Best Android Phones (August 2016)

Best Android Phones (August 2016)

Published on: 26-09-2016 | by Misty in Samsung Galaxy S7, Samsung Galaxy S7 Edge, Moto Z, Moto Z Force, Nexus 6P, ZTE Axon 7, HTC 10, LG G5

Team AA writes this review for

With Android thoroughly dominating the mobile industry, picking the best Android smartphones is almost synonymous with choosing the best smartphones, period. But while Android phones have few real opponents on other platforms, internal competition is incredibly fierce.

From sleek devices that impress with premium design, to powerhouses brimming with features, to all-around great devices, and affordable phones that punch above their weight, the Android ecosystem is populated by a staggering variety of attractive phones.

But “greatness” is subjective, and sometimes spec sheets and feature lists are not enough to make an idea of how good a phone really is. In this roundup, we’re looking at the absolute best – the Android phones you can’t go wrong with.

Samsung Galaxy S7 and S7 Edge

Samsung did a killer job with their 2015 flagship smartphones, the Galaxy S6 and S6 Edge. Design-wise, many would say those two phones were close to perfect. The company forwent a plastic design and instead included glass front and back panels with an aluminum frame. They weren’t without their flaws, though. The S6 and S6 Edge didn’t offer expandable storage or removable batteries — two features Samsung has been known to include in all its smartphones for years.

Now the Galaxy S7 and S7 Edge have made their way to the masses, and they fix many of the problems the S6 line introduced last year. While they don’t offer removable batteries, Samsung included expandable storage on both handsets in case the 32 GB of on-board storage isn’t enough. Samsung mostly stuck to the same design this time around, though they did shrink down the camera bumps on the back and made the devices a little thicker to make room for larger batteries.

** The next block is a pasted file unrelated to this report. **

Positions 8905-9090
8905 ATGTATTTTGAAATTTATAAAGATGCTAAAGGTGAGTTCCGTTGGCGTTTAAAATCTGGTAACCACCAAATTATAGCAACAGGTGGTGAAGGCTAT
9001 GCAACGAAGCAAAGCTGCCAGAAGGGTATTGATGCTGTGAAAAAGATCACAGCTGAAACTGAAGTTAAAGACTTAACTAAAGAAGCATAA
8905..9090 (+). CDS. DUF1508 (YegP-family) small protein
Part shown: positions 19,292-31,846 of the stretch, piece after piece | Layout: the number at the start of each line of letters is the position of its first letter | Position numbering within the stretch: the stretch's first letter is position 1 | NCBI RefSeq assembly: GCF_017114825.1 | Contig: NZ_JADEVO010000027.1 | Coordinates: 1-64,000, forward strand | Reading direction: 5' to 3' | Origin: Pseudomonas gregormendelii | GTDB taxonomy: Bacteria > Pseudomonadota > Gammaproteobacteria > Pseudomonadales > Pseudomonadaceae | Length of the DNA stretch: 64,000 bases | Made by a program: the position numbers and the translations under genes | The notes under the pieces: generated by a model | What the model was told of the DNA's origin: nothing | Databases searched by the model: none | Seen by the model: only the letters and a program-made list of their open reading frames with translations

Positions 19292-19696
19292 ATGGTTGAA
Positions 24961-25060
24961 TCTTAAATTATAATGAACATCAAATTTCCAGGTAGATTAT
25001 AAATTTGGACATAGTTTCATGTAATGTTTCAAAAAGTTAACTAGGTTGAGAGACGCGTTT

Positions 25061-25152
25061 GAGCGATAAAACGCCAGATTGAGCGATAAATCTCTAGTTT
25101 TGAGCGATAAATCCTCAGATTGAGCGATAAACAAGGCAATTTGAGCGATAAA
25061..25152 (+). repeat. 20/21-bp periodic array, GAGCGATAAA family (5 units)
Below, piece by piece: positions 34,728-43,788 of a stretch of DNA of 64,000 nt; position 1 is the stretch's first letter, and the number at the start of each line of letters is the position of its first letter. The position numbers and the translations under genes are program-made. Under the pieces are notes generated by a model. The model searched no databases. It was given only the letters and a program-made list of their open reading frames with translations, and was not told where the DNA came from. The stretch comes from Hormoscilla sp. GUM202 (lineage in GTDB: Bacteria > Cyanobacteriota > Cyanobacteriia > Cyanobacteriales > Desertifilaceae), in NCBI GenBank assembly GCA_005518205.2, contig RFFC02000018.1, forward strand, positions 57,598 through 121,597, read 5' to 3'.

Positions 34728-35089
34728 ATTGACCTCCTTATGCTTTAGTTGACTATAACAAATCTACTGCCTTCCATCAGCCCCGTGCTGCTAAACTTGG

In terms of specs, these are top-of-the-line smartphones. They come with Quad HD Super AMOLED displays, Qualcomm Snapdragon 820 processors, 4 GB of RAM, great 12 MP rear-facing cameras and run the latest version of Android. Instead of featuring the same screen sizes this time around though, Samsung kept the S7 at a smaller 5.1 inches, while the S7 Edge has been bumped up to a larger 5.5-inch panel.

Seriously, these are some incredible smartphones. They are a little pricey, but all in all, we think the high asking price is worth it.

Moto Z and Moto Z Force (Droid Editions)

Motorola (well, Lenovo actually) is doing something different with their flagship phones this year. Instead of releasing just one flagship under the Moto X moniker, they’ve decided to release two new smartphones that do things a bit out of the ordinary. The Moto Z and Moto Z Force not only bring flagship-level specs, but also support for modules.

These modules, called Moto Mods, attach to the back of both phones via magnets. There are only a few available right now but they actually bring some handy features to the phones. You can purchase an external battery module, a powerful speaker, and even a projector!

They both have killer specs, too. Both devices come with a 5.5-inch Quad HD AMOLED display, a Snapdragon 820 processor, 4GB of RAM, plenty of on-board storage, expandable memory, and run Android 6.0 Marshmallow out of the box. You might be wondering – what’s the difference between these two phones? The standard Moto Z is super thin at only 5.2mm in thickness, but it only comes with a 2600mAh battery. The Moto Z Force is thicker, has a 3500mAh battery, and also has a shatterproof display.